Cornwallis Sees Ghosts

Cornwallis Sees Ghosts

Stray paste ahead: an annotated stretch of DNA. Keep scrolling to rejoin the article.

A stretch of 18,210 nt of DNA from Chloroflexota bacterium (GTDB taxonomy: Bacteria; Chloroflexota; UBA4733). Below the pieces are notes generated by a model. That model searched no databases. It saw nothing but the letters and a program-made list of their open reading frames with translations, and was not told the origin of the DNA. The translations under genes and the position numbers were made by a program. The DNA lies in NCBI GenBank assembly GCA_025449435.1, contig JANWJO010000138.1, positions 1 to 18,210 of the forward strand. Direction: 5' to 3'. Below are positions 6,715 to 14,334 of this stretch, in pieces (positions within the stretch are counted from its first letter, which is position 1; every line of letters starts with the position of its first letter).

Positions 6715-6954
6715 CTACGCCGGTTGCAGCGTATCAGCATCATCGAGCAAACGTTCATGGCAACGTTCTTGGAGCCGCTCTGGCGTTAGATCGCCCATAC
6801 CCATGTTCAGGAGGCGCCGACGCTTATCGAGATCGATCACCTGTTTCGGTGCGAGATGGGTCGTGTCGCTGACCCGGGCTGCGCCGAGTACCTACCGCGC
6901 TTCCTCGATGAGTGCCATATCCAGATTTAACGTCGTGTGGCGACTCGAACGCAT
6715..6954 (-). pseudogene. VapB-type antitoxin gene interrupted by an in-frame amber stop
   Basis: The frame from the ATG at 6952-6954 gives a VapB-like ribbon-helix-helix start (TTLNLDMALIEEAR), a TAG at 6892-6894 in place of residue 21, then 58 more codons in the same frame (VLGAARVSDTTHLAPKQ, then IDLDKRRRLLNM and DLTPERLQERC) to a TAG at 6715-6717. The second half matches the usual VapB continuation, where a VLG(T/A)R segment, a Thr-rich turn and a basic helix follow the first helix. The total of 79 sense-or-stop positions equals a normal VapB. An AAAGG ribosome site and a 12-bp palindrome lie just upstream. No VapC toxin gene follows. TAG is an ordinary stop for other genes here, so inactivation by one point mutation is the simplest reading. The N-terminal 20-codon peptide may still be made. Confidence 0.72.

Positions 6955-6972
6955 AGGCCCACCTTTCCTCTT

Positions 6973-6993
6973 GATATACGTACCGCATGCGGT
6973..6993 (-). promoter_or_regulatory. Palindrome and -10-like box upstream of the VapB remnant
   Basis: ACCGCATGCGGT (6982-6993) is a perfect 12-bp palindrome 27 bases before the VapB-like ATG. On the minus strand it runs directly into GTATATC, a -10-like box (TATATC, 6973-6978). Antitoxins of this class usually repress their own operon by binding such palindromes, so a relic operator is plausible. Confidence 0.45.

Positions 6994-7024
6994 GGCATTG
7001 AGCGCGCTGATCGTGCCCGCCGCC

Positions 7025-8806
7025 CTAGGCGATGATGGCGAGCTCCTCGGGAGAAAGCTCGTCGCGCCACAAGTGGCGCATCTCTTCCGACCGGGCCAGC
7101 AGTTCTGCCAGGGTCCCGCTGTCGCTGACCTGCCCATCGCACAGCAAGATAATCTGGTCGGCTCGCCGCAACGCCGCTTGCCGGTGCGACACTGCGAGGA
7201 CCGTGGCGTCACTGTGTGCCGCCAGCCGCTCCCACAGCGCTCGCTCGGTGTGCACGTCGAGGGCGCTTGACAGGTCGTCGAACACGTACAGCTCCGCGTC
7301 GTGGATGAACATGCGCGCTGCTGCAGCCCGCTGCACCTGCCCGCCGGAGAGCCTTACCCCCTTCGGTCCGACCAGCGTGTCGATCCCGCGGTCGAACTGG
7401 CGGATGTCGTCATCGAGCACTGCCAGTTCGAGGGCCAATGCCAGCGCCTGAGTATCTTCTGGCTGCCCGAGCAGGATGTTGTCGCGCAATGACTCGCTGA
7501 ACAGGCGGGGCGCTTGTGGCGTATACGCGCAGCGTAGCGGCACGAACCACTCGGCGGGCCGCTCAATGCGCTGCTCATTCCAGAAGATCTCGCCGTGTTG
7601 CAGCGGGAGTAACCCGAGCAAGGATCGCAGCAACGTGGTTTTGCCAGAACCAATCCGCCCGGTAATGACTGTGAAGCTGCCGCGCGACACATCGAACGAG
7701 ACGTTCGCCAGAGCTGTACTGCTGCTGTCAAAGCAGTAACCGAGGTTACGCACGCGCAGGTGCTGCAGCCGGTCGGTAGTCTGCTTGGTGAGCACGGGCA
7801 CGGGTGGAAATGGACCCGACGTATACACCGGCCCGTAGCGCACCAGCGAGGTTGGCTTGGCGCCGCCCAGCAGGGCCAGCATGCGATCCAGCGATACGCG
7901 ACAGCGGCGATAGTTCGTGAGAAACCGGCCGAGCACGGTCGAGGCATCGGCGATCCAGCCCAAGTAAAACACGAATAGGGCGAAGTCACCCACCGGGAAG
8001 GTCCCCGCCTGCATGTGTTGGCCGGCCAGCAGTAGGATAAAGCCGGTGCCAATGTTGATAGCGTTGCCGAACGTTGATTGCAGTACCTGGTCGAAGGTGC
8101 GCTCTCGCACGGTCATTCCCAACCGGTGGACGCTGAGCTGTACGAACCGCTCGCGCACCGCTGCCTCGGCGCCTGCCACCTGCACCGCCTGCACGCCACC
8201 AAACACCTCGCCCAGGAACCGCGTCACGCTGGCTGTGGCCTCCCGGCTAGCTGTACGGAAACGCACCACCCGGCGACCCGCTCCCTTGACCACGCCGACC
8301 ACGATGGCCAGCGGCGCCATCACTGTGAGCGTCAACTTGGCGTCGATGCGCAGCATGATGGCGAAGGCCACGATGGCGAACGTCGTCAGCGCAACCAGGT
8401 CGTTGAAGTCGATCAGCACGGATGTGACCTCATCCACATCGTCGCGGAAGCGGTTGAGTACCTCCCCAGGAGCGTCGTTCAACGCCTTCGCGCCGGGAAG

But a more immediate cause of dread was about his own quarters. He had no cavalry of any worth. A strange looking set of horsemen prowled about his camp and seemed extremely busy looking into all of his arrangements. In vain he ordered them to be fired on; in vain he sent parties in pursuit. They went and came when they pleased, insulted sentinels and behaved as though they had as lieve charge right through his army as any other way. It added not a little to his perplexity that their dress was different from that of any rebels he had ever seen before, and his prisoners knew as little whence they had come as he did. He finally set a favorite dog after them one day and the fellow had the audacity to shoot the dog in sight of His Lordship. From dread or some other cause he was a day’s march from the place where Tarleton had a right to expect he would be when he attacked Morgan.